praguefilm

If there are Trade or Culture ministers from some of the countries without such incentives reading this blog by the way, the report itself is yours to own  here if you have a spare €100. Which you probably do.

Each country is establishing these schemes for roughly the same reasons – to attract film production to their nation, give work to the production/facilities sector, and perhaps be sprinkled by some of that awards stardust. Sometimes cultural and artistic reasons to support film are also advanced, but that seems to be further and further down the small print these days.

In the last year alone, Lithuania, the Former Yugoslav Republic of Macedonia, the Netherlands, and Slovakia have all brought in schemes. Ireland’s new Section 481 scheme started last month. Expect to see one or more of these countries on the credits of a few medium-budget productions in the coming months.The report talks about how employment, heritage awareness, consumer interest, economic growth, exports, tourism and so-called national ‘soft power’ are all reasons for these instruments to be set up. It’s certainly not money for nothing (cue the Dire Straits video below) but it comes at a cost.

To the producer, these incentive schemes seem to be an essential part of film and TV financing without which the film simply wouldn’t be made. And taken for granted by the bigger US based studios – who give the impression of just following the money around Europe, Romania one day, then Prague, then Malta. Even within the USA, California is losing out as ‘Hollywood’ movies are now mostly shot elsewhere. The State of California announced a few months ago that it will triple its tax breaks for entertainment companies doing business in the state, the latest effort to stem a tide of runaway production that has cost it billions in revenue.

So in European countries with attractive incentives, a succession of big-budget productions roll into town, with the ‘financial instrument’ largely paying for the employment of the film professionals of that location. The report calls these ‘portable productions’ , and says:

In mature Western European production sectors in particular – such as the UK, France, and Ireland – there are significant numbers of international portable productions attracted to the market. In many cases, portable productions are sourced from the major US studios, which are important users of production incentives.

The money comes in from government and is spent locally. Britain now has a roaring trade in such movies.  Scenes for hundreds of millions’ worth of films are produced in Europe which might otherwise get made somewhere else. Everyone’s a winner, right? I’m not so sure.  If this is national funding, it surely needs to work for the country’s own industry, and questions need to be asked. Does it improve the talent base in a country to make it self-sustaining? Does it encourage (smaller) local producers to work at home, or go abroad? Does it enable a country’s creative community to produce the next Big Thing?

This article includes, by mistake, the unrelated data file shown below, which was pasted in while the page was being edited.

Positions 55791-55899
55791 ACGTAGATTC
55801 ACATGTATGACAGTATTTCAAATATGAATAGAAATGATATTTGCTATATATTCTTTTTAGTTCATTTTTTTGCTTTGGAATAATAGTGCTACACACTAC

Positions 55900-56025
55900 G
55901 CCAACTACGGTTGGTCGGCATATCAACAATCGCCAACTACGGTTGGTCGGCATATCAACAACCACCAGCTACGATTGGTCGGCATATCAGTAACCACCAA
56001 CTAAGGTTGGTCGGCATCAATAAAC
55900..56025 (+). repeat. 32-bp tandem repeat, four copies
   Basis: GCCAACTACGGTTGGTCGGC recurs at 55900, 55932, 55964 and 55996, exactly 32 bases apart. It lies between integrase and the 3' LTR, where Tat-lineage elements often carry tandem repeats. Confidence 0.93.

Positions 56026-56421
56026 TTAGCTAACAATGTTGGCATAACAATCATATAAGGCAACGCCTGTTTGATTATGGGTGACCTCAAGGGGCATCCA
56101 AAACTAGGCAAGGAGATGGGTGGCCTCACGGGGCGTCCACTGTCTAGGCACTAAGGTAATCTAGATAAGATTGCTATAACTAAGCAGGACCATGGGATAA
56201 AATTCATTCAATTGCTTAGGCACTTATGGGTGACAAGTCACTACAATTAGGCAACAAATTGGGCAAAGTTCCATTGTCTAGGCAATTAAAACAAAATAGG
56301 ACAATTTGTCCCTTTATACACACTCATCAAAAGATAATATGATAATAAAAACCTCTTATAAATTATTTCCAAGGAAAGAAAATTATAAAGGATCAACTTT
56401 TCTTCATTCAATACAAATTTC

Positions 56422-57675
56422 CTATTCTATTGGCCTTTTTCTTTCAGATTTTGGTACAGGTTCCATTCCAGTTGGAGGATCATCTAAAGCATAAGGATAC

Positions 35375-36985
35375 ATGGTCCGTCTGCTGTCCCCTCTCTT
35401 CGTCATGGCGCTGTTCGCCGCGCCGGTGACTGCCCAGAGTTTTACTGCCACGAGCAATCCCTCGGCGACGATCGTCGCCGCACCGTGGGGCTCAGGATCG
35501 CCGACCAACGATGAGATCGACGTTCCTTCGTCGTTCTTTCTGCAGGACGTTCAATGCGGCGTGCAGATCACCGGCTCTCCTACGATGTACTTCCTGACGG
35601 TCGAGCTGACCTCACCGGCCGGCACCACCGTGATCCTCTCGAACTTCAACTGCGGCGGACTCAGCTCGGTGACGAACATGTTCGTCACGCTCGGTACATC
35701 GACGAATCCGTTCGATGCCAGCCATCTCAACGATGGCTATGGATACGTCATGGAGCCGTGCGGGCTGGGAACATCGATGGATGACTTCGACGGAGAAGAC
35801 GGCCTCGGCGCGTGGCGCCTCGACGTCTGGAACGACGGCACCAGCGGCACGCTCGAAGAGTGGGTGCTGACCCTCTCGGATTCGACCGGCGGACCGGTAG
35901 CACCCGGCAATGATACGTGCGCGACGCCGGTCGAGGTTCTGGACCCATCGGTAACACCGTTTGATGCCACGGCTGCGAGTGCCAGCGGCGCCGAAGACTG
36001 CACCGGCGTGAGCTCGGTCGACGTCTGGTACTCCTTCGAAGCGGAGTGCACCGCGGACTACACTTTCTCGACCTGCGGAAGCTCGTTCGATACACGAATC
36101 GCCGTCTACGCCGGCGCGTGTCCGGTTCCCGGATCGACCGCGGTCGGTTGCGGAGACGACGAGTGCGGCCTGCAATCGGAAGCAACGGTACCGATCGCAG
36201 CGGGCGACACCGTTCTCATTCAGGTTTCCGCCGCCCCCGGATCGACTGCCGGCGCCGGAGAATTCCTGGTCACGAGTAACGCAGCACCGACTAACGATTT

The Muppet Movie, contributing to the UK’s cultural landscape?

The answers are in the Observatory’s densely argued and data-rich study, and I don’t have the film business knowledge to be able to analyse their analysis. The report does say that the government may not particularly care about these issues over pure economic ones

almost all of the incentive structures provide a greater return to the government in tax revenues than they cost to operate, whilst also providing standard trickle-down benefits to the broader economy, also including in areas such as tourism and exports.

I dealt with many creative economy issues when I worked for the BBC on the development of the production sector outside London. How could we incentivise producers? What was the right balance between ‘big producers’ (usually from London) and local/regional ones?  Did the regional film & TV sectors gain at all from this strategy? They weren’t issues with simple answers, and the impact or results weren’t immediately apparent.

As with TV,  measuring the impact of such a film production strategy purely in financial terms may only tell half the story. Is such film funding just making studio popcorn movies easier to finance? Are we using the resources of crews and talent on cinema that has no particular cultural value?  Does it take money away from ‘true cinema’? Or is this all part of a healthy mixed ecology of film production.  Comments, info & links all welcome.